The culture war raging over BLM, Obamacare, covid lockdowns, gun control, and abortion are overwhelmingly based on disagreements over domestic policies. Yes, the Trump coalition certainly has been unenthusiastic about new wars and “regime change” schemes. But virtually no one among Trump’s core constituents raised any opposition when Trump pushed for huge increases to the Pentagon’s budget. Indeed, Trump and his supporters appeared to favor more aggressive policy against China. At the same time, the center left and the Democrats—as became clear under Obama—have no interest in scaling back US militarism. 

Thus, even when national political unity becomes too costly for the Washington elites to maintain—perhaps because of a continued cycle of riots and state-level opposition to federal regulatory power—it will still be possible to placate many dissenters with decentralization of domestic policy only. Meanwhile, the government in Washington would (regrettably) remain firmly in control of foreign policy and military affairs. 

As F.H. Buckley suggests in his book American Secession, under a plan like this, issues like abortion and gun control are simply farmed out to states and localities, where residents could fight it out among themselves. Residents could also move to regions of the country that more reflect their particular political positions. Meanwhile,  the US security state, living above the fray of the internal conflicts over social policy, would continue to hold untrammeled power over the machinery behind wielding international power. 

But this would be no mild change. It means no more federal welfare state. The states and municipalities can have their own. It means no more federal regulatory state. Again, this can be done at the level of states, counties, and metropolitan areas.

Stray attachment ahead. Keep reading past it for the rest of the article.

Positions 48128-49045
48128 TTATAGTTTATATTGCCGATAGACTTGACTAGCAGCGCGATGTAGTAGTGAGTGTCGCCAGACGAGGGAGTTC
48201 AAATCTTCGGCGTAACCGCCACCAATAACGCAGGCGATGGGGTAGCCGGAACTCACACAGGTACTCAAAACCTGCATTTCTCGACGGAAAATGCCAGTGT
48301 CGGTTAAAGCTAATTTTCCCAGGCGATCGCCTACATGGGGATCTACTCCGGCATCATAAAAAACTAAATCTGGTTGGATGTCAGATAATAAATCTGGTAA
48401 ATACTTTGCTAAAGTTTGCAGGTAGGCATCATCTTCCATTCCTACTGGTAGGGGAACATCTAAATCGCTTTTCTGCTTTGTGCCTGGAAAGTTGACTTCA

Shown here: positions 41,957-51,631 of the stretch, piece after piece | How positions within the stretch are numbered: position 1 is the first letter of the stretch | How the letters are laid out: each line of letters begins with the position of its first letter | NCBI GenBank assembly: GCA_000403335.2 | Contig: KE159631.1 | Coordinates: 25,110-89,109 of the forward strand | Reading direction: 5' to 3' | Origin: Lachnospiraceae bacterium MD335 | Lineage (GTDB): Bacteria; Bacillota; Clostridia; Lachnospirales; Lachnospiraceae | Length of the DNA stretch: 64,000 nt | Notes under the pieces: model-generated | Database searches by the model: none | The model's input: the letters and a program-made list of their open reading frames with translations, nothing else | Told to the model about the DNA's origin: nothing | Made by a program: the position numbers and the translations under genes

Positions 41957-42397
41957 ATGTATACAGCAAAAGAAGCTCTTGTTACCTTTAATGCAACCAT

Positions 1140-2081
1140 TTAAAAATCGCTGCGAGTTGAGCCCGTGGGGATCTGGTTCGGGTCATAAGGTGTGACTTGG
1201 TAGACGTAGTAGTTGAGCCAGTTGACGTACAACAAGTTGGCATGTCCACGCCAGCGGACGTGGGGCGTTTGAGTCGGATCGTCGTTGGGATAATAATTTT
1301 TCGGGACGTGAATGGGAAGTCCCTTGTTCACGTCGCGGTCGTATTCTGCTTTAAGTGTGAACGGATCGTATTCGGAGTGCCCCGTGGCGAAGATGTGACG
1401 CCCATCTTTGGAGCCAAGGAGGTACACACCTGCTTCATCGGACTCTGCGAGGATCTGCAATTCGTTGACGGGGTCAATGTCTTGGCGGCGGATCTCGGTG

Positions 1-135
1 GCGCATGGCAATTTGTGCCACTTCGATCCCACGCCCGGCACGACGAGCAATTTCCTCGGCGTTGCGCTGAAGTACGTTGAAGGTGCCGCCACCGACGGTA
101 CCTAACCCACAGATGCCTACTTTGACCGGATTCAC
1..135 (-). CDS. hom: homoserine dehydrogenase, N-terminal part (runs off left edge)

It means no more federal law enforcement apparatus. As in Europe, states can work together as independent entities to address crime problems. 

It means a radical devolution to the state and local levels of most policies affecting the every day lives of Americans. 

A Well-Known Political Model

Historically,  there would be nothing unprecedented about this. It is easy to find countless examples of unruly regions and ethnicities granted “self-rule” in exchange for ceding foreign policy powers to the central government. States have made it abundantly clear on countless occasions that they’re willing to tolerate local autonomy for various populations so long as the state retains the preponderance of control over military and diplomatic affairs.  This was the case throughout much of the nineteenth century within the British Empire. It has been the case for countless difficult-to-unite populations in Latin America, Africa, and Asia.  This reality is reflected in the existence of self-governing client states and “autonomous regions.”

This, after all, was the original structure of the United States: it was to be a group of autonomous states united for purposes of foreign policy—and to a much lesser extent, trade.

Under a regime of autonomous US states, the American state—as viewed by other global powers looking in—would not look fundamentally different. The nukes would still be where they always were. The navy won’t disappear.

Eventually, of course, this sub-optimal hybrid situation would be abandoned in favor of full autonomy for all successor states. 

In a 2020 poll, Zogby pollsters found: “In other words, a little over one-half of likely voters believe all 50 states will remain united under the Constitution five to ten years from now. In contrast, roughly one-quarter believe at least one state will secede from the union during the 2020s.”